On a scale of 1-10, slow running is 4-6, depending on the workout. You will run at your slowest in between intervals during your speed workouts. You will run at a 5-6 level on the longer, easy runs. It can take time to find your “slower gears,” but once you do, it’s well worth it. In addition to the aerobic benefits, there’s a mental benefit too: running will no longer hurt (as much). When you slow down, you can enjoy a conversation with a friend, but you’re still running.

Your Fast and Medium Gears

Medium paced runs are the most essential component of half and marathon training. However, medium pace running can be challenging because it’s a combination of both fast and slow paced running. Tempo runs are at a medium pace. On a scale of 1-10, it’s a sustained faster pace around 7. If you’re using a heart rate monitor, you want to target 70-80% of your max heart rate. The pace is uncomfortable, but it can be maintained for much longer than your fastest pace. Marathon runners, often think of medium pace as their half marathon pace. If you’re training for a half marathon, then your medium pace may be your 10k pace. Performing runs at medium speed every week teaches your body to hold a difficult or fast pace for long periods of time.

Fast running builds strength and power. Fast running is at 8-9 effort level or 80-90% of your max heart rate. Most fast running is completed on a track in the form of Intervals. However, to vary the terrain of your workouts, fast runs can also be completed during fartlek or hills. Running fast isn’t sustainable for an entire workout. You will have to incorporate some slow running for recovery. However, you’ll see vast improvements in your fitness if when you complete at least one fast workout per week.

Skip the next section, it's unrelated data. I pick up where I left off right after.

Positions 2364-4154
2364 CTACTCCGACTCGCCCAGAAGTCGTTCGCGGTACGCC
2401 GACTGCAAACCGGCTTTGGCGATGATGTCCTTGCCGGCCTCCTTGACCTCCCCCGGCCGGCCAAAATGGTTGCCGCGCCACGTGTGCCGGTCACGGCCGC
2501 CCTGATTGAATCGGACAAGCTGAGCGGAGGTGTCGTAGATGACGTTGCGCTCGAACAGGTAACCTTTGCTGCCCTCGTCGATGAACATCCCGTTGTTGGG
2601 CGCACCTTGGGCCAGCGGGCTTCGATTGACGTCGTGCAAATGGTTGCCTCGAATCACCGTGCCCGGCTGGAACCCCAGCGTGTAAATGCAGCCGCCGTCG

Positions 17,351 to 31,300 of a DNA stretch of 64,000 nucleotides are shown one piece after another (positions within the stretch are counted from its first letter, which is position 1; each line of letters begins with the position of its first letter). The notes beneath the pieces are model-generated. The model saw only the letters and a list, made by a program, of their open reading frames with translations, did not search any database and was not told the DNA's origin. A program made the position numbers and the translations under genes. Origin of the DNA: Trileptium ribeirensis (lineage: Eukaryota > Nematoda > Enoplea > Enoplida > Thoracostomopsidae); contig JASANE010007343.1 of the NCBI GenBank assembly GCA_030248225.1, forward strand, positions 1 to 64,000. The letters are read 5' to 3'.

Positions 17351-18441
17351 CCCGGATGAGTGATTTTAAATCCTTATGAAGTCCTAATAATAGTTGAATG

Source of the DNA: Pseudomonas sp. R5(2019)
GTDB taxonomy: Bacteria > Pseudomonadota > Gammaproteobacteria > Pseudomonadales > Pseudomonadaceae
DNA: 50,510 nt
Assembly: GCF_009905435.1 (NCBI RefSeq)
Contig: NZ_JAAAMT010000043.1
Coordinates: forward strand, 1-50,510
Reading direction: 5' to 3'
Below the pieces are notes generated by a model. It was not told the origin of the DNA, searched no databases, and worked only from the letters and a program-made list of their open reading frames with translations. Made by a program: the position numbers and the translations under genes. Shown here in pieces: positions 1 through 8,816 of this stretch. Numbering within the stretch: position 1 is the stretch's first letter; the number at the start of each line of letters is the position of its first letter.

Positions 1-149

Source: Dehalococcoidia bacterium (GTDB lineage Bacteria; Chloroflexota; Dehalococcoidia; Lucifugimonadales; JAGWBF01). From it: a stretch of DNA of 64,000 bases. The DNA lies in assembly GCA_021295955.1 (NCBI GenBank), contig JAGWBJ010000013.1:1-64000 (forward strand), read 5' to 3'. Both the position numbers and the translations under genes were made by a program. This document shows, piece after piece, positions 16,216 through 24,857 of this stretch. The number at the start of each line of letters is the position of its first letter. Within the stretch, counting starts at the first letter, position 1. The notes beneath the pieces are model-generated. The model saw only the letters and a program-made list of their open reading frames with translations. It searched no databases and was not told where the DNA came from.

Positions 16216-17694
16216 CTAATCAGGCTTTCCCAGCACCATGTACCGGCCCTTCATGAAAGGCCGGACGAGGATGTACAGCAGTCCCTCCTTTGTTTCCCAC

Incorporating Varying Speeds into Your Workouts

Now that you have a these three gears, it’s time to set goals for each workout. Commit to easy days, moderate workouts or fast/challenging days. At least half of your workouts each week should fall into the easy category. As you gain endurance, these easy runs will be longer. Beginner runners may only start at 2-3 miles, with frequent stops, but using this program of running slow and training your body to run at varying speeds and intensities will help optimize your performance. Which will result in you becoming a faster runner.

Author Bio: Dan Lyne is a long distance runner from Camas, WA. With over 36 years of running experience, he specializes in coaching long distance runners and helping them achieve their half and full marathon goals through his website, middleagemarathoner.com.

Disclaimer: The content in this article is based on the author’s personal experience and thorough personal studies. The information provided here is designed to help you make informed decisions about your health. It is not intended as a substitute for any treatment that may have been prescribed by your doctor or physical therapist. All forms of exercise pose some inherent risks. The author advises readers to take full responsibility for their safety and know their limits. There is no guarantee that you will experience the same results & benefits as presented and you accept the risk that the results can differ by individual.